Rich Kindelan, Scarborough’s new fire chief, has spent 28 years in fire and emergency services. Drew Johnson / The Forecaster

The biggest challenge Rich Kindelan faces as Scarborough’s new fire chief is staffing, he says.

A career in firefighting has “become a little less glamorous because of the transition to mostly emergency medical service calls,” said Kindelan, who most recently was the department’s deputy chief of EMS. “We don’t go to fires every day anymore.”

Scarborough responded to 1,307 fire calls and 3,360 EMS calls in 2021. Fire calls are considered “anything that does not require patient care,” according to Kindelan, including responding to alarms, smells and car crashes without injuries.

For about the past 10 years, the department has been trying to shift from a heavy reliance on volunteer call members to full time staffing, said Town Manager Tom Hall. That’s not always easy when there’s a shortage of applicants.

“Most departments in Maine actually rely on their call division,” Hall said.

Scarborough has just 50 call members and approximately 60 per-diem staff members in addition to their 32 full-time workers.

When outgoing Chief Michael Thurlow joined the department in the 1970s, he said, it had more than 300 call members. Thurlow is stepping down Friday after nearly 46 years of service in Scarborough, 20 as chief. He agrees that staffing is a challenge.

It hasn’t always been that way, Kindelan said.

“I’d sit in a cafeteria at a high school with two or three hundred people for one position when I was starting to look for a fire job,” he said. “Now, we’re lucky if we get 10 to show up for any type of position … It seems less and less likely for people to be able to come in the door and take these jobs.”

The department is fully staffed now, but as the number of call members dwindles and future vacancies are inevitable, the shortage of applicants will have an impact.

Kindelan said the department also will need to grow along with the town. Scarborough’s population went from 18,919 to 22,135 between 2010 and 2020, according to the U.S. Census.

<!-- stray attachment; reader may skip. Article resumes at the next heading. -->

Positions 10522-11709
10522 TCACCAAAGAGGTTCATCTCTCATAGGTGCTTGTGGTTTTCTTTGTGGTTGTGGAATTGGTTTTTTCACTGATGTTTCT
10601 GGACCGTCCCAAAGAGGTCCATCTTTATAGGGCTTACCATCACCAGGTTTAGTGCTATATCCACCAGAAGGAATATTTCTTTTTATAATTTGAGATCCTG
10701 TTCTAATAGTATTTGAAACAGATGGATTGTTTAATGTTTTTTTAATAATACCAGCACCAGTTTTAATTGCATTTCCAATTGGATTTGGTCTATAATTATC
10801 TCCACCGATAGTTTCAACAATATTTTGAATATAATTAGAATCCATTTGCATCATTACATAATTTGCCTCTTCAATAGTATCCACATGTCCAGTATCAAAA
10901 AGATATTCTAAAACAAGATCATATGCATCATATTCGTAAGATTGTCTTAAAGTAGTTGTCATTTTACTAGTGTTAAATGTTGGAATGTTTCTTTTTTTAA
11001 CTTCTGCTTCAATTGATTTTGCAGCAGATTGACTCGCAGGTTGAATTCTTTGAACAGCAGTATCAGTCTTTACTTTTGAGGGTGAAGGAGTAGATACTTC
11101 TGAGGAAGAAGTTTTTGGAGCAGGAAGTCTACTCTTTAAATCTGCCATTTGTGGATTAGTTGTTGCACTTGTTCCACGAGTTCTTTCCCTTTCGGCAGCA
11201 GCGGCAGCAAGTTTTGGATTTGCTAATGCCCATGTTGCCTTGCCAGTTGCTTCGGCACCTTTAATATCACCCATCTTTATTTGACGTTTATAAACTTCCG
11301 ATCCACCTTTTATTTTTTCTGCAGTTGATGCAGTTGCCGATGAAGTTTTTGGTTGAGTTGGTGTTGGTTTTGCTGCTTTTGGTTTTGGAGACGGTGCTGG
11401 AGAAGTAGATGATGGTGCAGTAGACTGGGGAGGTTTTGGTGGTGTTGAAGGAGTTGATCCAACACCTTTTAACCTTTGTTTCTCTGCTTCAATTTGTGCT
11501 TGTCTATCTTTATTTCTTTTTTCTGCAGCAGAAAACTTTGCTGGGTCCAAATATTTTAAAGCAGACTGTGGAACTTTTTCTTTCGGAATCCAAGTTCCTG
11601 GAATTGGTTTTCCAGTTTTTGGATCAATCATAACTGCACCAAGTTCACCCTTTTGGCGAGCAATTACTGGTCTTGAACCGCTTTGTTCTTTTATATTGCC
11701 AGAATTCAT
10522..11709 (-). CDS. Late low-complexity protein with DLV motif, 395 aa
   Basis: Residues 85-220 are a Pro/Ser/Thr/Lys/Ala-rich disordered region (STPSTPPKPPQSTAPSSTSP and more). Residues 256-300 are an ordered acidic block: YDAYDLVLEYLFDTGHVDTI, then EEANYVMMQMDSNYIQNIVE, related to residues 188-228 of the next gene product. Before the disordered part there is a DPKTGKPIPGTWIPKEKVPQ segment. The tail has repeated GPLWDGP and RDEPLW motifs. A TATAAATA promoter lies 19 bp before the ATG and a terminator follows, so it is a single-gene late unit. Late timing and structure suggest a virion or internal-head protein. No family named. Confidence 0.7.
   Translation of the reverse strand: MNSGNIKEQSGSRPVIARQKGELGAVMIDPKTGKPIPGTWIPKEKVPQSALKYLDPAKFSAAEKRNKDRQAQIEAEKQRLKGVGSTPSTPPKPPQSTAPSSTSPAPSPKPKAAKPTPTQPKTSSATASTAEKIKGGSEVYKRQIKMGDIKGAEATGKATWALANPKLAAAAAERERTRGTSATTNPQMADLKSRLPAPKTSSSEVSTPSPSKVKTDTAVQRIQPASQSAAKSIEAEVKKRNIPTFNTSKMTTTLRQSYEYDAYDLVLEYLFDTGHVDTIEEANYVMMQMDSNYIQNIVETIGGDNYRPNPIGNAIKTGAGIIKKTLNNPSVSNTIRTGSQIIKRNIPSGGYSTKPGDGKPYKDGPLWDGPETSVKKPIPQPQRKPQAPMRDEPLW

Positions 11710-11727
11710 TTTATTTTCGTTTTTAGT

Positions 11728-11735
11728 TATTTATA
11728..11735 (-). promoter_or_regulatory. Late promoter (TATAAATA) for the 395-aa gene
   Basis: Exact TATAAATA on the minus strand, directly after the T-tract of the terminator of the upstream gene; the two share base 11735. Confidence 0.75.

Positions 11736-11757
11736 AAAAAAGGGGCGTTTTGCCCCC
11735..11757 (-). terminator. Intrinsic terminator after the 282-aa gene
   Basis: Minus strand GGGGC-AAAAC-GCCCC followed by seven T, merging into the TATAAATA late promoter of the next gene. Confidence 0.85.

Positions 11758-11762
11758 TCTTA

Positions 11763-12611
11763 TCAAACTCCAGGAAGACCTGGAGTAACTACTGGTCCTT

Employees’ mental health is also something Kindelan places importance on.

“These last couple years have been really really tough on some people, and we’ve seen the need for additional mental health services,” he said, noting that check-ins and a peer-support program are existing strong tools. “We need to make sure we keep a really good eye on the mental health needs of our workforce systemwide, not just here in Scarborough.”

Kindelan is the right man for the job, Thurlow said.

“Rich is just a great individual,” said Thurlow. “When I hired him, I knew that this day was coming.”

Kindelan has been with the department for three years as the deputy chief of EMS, which makes up just a fraction of his 28-year career in fire and emergency services.

“My grandfather, when I was 4 years old, would take me to a local fire station in the city of New Britain, Connecticut, where I grew up,” he said. “We would go there and spend Saturdays at the fire station and I fell in love with it.”

Kindelan started as a junior volunteer in Connecticut when he was 16 before enlisting in the U.S. Air Force straight out of high school where he was a fire protection specialist. After working his way up the ranks in civilian firefighting, becoming a captain in Gardiner and a deputy chief in Yarmouth, he then served Old Orchard Beach before making his way to Scarborough.

“The only name recommended to me through the first round of interviews was an internal candidate, Rich Kindelan,” said Hall. “He’s just got a tremendous way about him. I know he has the respect of the staff.”

In addition to Kidnelan’s nearly 30 years of experience, his performance as Scarborough’s deputy chief of EMS was impressive, Hall said.

“The whole pandemic gave Rich an opportunity to shine, in my eyes,” he said.  “He very quickly become our resident expert.”

Kindelan said he is “fortunate” to have been able to work with Thurlow and that even before he joined the Scarborough Fire Department three years ago, he looked up to the longtime chief.

“The things that we see that he’s done here are just a small fraction of the accomplishments he’s had in our system statewide,” he said. “We’d regularly turn to Chief Thurlow for initiatives that he has done. He was really a forward-thinker.”

Thurlow has set Kindelan up to succeed, Hall said.

“He’s worked really hard to make a very professional organization and has left tremendous legacy systems that Rich will be able to adopt and run with right out of the gate,” he said.

Kindelan agreed.

“I was fortunate to be left with something that doesn’t have a ton of outstanding threads out there that we need to fix.”

Thurlow and former long-time Scarborough Police Chief Robert Moulton worked in tandem over their lengthy public service careers, which Hall stated “doesn’t happen everywhere.” Now, with Kindelan and new Police Chief Mark Holmquist taking the reins, Hall hopes they can continue that legacy of cooperation.

“We have Mark and Rich starting off together, and I think both have said to me countless times of this theory of shared space and shared culture,” said Hall. “When we built this new (public safety) building, we wanted to make sure it housed both those operations.”

Kindelan is ready to get going.

“I’m really excited to be able to take on this opportunity,” he said. “I really do look forward to taking the department to the next level.”

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